NOTE: Some insurance companies like Cigna and Aetna have closed networks, meaning they place restrictions on allowing new providers to join. If you are insured with one of these companies you can write a letter petitioning them to open their networks up to AOMA’s providers and allowing you to use your insurance benefits at the AOMA Professional Clinics.
Thank you in advance for helping AOMA transform new lives and communities!
2. Encourage friends and co-workers to write letters.
If you receive insurance benefits through your employer this is especially important because you need to let your company know that there is a high demand for acupuncture coverage among its employees! With large numbers of employees touting the benefits of acupuncture and asking for it to be a covered service, an employer is more likely to research acupuncture and consider adding it to the company insurance plan.
3. Get involved with acupuncture activism.
Getting involved with acupuncture activism can range from things as simple as signing your name to a petition to joining acupuncturists and acupuncture supporters for demonstration rallies. The Texas Association of Acupuncture and Oriental Medicine (TAAOM) website has information about upcoming events and governmental affairs relating to the practice of acupuncture, or you can contact them for more information on how you can help!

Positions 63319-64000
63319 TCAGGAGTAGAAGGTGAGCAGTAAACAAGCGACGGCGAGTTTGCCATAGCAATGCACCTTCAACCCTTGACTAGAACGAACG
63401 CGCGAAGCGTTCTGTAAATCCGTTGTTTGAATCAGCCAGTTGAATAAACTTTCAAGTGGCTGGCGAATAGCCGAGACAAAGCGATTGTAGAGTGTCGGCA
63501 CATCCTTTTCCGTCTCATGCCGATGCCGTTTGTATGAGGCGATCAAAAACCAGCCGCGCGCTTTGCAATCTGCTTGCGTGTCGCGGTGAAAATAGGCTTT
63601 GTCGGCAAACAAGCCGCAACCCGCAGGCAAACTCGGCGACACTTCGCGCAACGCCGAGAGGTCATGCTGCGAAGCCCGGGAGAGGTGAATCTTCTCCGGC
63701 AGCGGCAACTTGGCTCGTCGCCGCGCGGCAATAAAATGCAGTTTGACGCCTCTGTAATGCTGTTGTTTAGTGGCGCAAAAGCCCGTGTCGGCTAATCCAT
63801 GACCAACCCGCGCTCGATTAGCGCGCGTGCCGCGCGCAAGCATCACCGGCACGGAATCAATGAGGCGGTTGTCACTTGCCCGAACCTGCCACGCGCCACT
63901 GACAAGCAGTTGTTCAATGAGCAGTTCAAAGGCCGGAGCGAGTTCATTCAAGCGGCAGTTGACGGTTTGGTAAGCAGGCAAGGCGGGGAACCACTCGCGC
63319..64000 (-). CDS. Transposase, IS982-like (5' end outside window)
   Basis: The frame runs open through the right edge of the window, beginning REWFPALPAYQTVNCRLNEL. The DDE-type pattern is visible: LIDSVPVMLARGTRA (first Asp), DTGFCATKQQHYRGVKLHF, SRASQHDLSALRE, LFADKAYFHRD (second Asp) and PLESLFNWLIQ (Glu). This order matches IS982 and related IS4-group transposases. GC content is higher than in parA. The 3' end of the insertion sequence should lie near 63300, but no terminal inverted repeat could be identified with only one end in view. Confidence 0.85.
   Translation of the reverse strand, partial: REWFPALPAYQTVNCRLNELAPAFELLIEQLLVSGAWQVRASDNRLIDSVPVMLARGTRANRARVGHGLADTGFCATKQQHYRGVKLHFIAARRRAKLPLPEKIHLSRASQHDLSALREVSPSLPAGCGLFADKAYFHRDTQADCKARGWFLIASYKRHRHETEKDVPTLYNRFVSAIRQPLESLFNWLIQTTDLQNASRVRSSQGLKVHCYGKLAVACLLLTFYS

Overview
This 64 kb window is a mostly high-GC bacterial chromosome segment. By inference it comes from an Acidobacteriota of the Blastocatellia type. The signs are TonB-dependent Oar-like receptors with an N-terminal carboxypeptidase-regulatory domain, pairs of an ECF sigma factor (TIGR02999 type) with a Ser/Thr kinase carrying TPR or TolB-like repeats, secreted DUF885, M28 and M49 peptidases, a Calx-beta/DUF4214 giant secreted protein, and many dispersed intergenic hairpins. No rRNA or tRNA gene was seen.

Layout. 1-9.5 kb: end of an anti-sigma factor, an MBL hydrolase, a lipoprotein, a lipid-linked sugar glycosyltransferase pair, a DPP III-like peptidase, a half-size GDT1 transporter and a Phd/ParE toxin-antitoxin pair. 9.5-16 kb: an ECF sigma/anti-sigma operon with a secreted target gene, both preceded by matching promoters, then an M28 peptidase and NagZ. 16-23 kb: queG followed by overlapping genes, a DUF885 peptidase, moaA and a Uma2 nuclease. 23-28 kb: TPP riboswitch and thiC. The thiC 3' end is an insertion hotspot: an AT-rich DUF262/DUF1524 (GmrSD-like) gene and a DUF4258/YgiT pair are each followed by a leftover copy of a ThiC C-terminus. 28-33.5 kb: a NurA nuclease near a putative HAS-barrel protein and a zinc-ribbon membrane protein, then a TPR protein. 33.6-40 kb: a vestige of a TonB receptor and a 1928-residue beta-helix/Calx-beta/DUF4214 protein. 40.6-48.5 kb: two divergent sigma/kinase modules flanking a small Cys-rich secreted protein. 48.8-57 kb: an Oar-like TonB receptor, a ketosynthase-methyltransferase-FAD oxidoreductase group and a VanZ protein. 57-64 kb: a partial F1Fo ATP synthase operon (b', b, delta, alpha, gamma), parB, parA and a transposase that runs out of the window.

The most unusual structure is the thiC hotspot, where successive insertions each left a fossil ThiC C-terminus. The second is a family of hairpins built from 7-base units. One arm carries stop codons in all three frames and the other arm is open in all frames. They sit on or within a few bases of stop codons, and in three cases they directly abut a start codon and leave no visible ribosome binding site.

4. Talk to your acupuncturist.
If your insurance company places restrictions on the acupuncture coverage on your policy (ex. Acupuncture for treatment of pain only, a small number of covered visits per year, etc.) please talk to your acupuncturist. They may be able to help you navigate the confusing world of insurance and acupuncture, and can possibly help you get coverage for additional treatments. If you are a patient of AOMA please feel free to contact firstname.lastname@example.org for any help communicating with your insurance company or understanding your benefits.
5. Change your insurance policy or company.
If you purchase your own insurance it may be relatively simple for you to change your individual policy, add coverage for alternative medicine, or even switch your insurance company. If you receive insurance through your employer, talk to your Human Resources representative to find out if there are different plan types for you to choose from. However, most insurance policies are purchased annually and can only be changed during annual renewal or open enrollment periods.
It's no secret that the program at AOMA is rigorous and challenging. Acupuncture school will challenge you to discover your full potential as a student, as a healer, and ultimately as a professional practitioner. Though not easy, this truly transformational journey is meaningful and provides the foundation to building a successful career after school.